MARANAN: A GENTLEMAN OF LETTERS
It’s been an awful season for writers and lovers of art, as I noted last week. I thought that the passing of Edgardo B. Maranan last May 8 was going to be the last of these woeful events, but no sooner had I spoken at the necrological services for Ed than I was being asked to help put similar rites together for Senator and former UP president Edgardo Angara, who died a few days later on May 13. What an odd coincidence, I thought — first, we lost the two Totis (Bautista and Villalon), and now we were bidding two Eds goodbye.
But among all of those who left us, I felt that it was Ed Maranan whom I knew best. I’d written a biography for Ed Angara, but biographers never really josh their subjects, the way I could do with Ed Maranan. Ed M. invited that, because he dished out a lot of humorous banter himself, even and especially in the worst of times. He could have been in excruciating pain — and I’m sure he was, in his worst days — but he just couldn’t pass up a chance to play with words, as all true writers do.
Most of the eulogies delivered at Ed’s brief wake memorialized and lauded him for his activism — Joma Sison even sent in a statement from Utrecht praising Ed as a “communist,” which he was, at least at some point, as far as I knew. But the Ed I chose to remember was no dour doctrinaire. He loved and enjoyed life immensely (not that communists don’t), and I never heard him spout the Party line; he was too spontaneous, too freely minded, for that.
He was older than me by some eight years, but Ed and I belonged to the same generation of playwrights in Filipino who came of artistic age in the 1970s, a brood that included the likes of Bienvenido Noriega, Bonifacio Ilagan, Nonilon Queaño, Malou Jacob, Reuel Aguila, Rene Villanueva, and Isagani Cruz.
I moved on from writing for the stage to screenwriting later in that decade, thanks to Lino Brocka, and Ed soon asked me if I could help him break into the movies, too. I did — I passed on an assignment that I might have been too busy to do then, a project starring a popular sex siren (and to this day, I wonder why I gave that one away). Later, Ed and I would share another experience — being shafted out of our fees
(“nasuba,” in Pinoy screen lingo), and we learned to shrug our shoulders in dismay and disgust.
Our paths crossed again in the mid-1990s, when I got a writing fellowship to Hawthornden Castle in Scotland, and had to pass through London — my first trip ever to Eu- rope, or some part of it. Ed had found a job as information officer with our embassy by that time, and he became my gracious host. Having ushered at the National Theatre, he took me out to free showings of Shaw and Pinter. Having nothing to repay him with, I washed the dishes in his apartment near Goldhawk Road.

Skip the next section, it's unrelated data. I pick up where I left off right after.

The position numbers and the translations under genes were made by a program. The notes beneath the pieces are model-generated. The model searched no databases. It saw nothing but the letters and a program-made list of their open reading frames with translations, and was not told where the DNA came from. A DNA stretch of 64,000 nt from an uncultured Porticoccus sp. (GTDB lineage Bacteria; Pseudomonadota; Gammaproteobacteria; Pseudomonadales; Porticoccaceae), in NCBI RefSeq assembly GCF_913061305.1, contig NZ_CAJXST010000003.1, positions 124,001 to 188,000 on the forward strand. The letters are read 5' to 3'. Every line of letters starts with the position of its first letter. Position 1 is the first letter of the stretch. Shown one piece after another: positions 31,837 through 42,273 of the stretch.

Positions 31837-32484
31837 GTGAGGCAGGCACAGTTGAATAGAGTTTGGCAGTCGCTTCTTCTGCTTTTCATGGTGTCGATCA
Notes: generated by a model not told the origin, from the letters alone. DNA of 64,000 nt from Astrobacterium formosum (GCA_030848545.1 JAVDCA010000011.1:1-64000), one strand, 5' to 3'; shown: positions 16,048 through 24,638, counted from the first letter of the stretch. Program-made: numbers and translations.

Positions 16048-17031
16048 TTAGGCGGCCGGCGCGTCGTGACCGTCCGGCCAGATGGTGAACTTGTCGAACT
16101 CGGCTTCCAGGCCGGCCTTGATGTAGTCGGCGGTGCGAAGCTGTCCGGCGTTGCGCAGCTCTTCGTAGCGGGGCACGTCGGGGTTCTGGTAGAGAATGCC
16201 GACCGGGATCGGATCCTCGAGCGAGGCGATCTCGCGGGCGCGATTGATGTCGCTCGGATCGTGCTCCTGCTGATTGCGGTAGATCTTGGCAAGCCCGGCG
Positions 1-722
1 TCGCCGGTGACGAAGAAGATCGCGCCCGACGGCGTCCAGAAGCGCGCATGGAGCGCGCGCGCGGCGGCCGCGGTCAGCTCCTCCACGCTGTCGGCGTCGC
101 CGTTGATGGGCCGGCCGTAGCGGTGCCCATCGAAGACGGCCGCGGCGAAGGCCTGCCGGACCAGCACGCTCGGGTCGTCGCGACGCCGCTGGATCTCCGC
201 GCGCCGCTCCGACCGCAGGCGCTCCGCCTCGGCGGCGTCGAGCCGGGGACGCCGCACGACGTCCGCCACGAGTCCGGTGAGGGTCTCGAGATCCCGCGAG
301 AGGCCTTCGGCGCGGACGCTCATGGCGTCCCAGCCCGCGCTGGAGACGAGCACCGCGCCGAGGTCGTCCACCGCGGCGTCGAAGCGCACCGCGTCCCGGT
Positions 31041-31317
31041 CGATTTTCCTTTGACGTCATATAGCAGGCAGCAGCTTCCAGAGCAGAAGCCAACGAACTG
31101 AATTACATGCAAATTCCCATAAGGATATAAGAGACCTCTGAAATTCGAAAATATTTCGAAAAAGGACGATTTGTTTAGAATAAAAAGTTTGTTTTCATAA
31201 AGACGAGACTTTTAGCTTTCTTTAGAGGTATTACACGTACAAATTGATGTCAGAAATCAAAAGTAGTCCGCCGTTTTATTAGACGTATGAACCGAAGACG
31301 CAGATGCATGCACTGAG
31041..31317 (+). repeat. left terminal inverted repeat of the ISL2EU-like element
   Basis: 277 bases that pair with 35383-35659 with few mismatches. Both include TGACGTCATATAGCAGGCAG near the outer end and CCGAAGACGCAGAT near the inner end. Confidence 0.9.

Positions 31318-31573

We were both named to the Palanca Hall of Fame in 2000. At that point, with 16 Palancas, I stopped joining, and told Ed that it was about time we hung up our gloves. He wasn’t listening. Like his arch-rival Rene Villanueva, he went on and on, until he had racked up more than 30 to Rene’s 27 (Rene sadly passed away in 2007). It wasn’t the prize money, but the exhilaration of joining and winning, with those two.
A few years ago, in writers’ workshops in Palawan and Puerto Galera, I watched Ed in classic form, charming the ladies with his unstoppable if atrocious puns. I kept rolling my eyes but the ladies kept laughing, much to my growing annoyance. But that was his humor, sly and gentle, as easy on the ears as the guitar he loved to strum.
And then his body began giving up on him, here and there, and he’d message Beng to say, with a rare sigh of sadness, “How the heck did I get a liver problem when I don’t even drink?”
It had been his great dream to go to Hawthornden Castle like I and some other Filipinos had done, and he had been accepted and was all set to leave, but now it was not going to be. Last March, he wrote Hawthornden to say he could barely write with his fingers, and couldn’t come. I could see the deep frustration in his words.
But now he’s off to that great fellowship in the sky with Rene Villanueva, and I hope they hold a celestial edition of the Palancas to keep both guys busy and to settle, once and for all, who the more prolific prizewinner is. Toti Bautista is also going to be there, of course. I hope he enjoys puns because he’s going to get an earful — nay, an eternity of them — from Ed.
So here’s a sad goodbye to a good friend and one of the truest gentlemen of letters I knew. Paalam, kaibigan.
Poet and STAR columnist Ed Maranan, on a boat to somewhere